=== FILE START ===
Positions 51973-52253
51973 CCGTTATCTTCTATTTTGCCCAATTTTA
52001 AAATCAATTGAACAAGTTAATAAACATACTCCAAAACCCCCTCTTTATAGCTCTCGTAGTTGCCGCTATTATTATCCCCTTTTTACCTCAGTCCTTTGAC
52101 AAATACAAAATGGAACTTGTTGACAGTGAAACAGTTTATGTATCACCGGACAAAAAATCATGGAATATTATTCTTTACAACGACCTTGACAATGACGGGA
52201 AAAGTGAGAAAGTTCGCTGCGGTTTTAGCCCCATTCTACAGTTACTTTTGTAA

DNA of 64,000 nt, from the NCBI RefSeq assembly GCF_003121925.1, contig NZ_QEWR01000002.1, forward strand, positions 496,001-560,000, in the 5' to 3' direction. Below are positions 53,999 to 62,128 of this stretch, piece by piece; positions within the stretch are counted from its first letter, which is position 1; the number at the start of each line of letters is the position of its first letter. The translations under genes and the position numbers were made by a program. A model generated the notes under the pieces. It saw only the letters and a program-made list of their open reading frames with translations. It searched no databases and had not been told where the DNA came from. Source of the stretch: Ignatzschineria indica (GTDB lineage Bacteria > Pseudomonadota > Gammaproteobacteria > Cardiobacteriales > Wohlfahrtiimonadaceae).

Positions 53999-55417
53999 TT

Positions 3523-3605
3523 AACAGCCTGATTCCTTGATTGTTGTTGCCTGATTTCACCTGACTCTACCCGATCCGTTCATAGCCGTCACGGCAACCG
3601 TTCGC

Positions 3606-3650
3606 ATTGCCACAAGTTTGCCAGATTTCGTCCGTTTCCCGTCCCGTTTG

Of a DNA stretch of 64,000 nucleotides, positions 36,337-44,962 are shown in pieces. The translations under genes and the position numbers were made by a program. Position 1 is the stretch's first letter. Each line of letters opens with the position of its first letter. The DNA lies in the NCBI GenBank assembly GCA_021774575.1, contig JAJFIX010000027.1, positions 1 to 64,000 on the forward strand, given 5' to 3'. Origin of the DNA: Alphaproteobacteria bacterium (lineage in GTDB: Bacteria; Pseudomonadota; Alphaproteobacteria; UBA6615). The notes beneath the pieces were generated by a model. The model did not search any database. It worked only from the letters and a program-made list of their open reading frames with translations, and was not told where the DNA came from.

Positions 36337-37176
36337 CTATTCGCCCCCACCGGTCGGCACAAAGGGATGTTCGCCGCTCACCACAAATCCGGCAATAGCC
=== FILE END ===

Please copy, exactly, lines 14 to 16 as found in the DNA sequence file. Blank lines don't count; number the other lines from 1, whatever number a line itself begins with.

Of a DNA stretch of 64,000 nucleotides, positions 36,337-44,962 are shown in pieces. The translations under genes and the position numbers were made by a program. Position 1 is the stretch's first letter. Each line of letters opens with the position of its first letter. The DNA lies in the NCBI GenBank assembly GCA_021774575.1, contig JAJFIX010000027.1, positions 1 to 64,000 on the forward strand, given 5' to 3'. Origin of the DNA: Alphaproteobacteria bacterium (lineage in GTDB: Bacteria; Pseudomonadota; Alphaproteobacteria; UBA6615). The notes beneath the pieces were generated by a model. The model did not search any database. It worked only from the letters and a program-made list of their open reading frames with translations, and was not told where the DNA came from.

Positions 36337-37176
36337 CTATTCGCCCCCACCGGTCGGCACAAAGGGATGTTCGCCGCTCACCACAAATCCGGCAATAGCC